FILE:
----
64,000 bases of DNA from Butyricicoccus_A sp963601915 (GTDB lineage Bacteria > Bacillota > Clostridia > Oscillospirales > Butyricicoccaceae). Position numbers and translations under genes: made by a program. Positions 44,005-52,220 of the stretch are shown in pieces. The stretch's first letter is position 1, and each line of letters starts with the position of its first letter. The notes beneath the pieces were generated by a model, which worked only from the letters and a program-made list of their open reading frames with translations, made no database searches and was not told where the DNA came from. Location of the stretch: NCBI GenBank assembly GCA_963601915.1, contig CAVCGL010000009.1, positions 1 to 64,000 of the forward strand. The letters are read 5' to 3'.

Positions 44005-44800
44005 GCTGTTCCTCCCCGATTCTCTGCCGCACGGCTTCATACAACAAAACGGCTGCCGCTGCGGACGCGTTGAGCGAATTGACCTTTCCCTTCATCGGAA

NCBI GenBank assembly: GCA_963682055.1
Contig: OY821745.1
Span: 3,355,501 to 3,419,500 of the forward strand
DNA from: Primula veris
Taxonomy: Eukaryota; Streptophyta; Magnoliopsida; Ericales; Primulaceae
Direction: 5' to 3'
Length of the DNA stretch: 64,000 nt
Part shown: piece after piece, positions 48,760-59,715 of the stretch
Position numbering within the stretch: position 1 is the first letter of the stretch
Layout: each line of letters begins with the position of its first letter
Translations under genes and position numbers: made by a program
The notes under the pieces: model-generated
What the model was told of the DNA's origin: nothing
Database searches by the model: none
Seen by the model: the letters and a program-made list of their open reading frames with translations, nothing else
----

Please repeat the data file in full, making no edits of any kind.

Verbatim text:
64,000 bases of DNA from Butyricicoccus_A sp963601915 (GTDB lineage Bacteria > Bacillota > Clostridia > Oscillospirales > Butyricicoccaceae). Position numbers and translations under genes: made by a program. Positions 44,005-52,220 of the stretch are shown in pieces. The stretch's first letter is position 1, and each line of letters starts with the position of its first letter. The notes beneath the pieces were generated by a model, which worked only from the letters and a program-made list of their open reading frames with translations, made no database searches and was not told where the DNA came from. Location of the stretch: NCBI GenBank assembly GCA_963601915.1, contig CAVCGL010000009.1, positions 1 to 64,000 of the forward strand. The letters are read 5' to 3'.

Positions 44005-44800
44005 GCTGTTCCTCCCCGATTCTCTGCCGCACGGCTTCATACAACAAAACGGCTGCCGCTGCGGACGCGTTGAGCGAATTGACCTTTCCCTTCATCGGAA

NCBI GenBank assembly: GCA_963682055.1
Contig: OY821745.1
Span: 3,355,501 to 3,419,500 of the forward strand
DNA from: Primula veris
Taxonomy: Eukaryota; Streptophyta; Magnoliopsida; Ericales; Primulaceae
Direction: 5' to 3'
Length of the DNA stretch: 64,000 nt
Part shown: piece after piece, positions 48,760-59,715 of the stretch
Position numbering within the stretch: position 1 is the first letter of the stretch
Layout: each line of letters begins with the position of its first letter
Translations under genes and position numbers: made by a program
The notes under the pieces: model-generated
What the model was told of the DNA's origin: nothing
Database searches by the model: none
Seen by the model: the letters and a program-made list of their open reading frames with translations, nothing else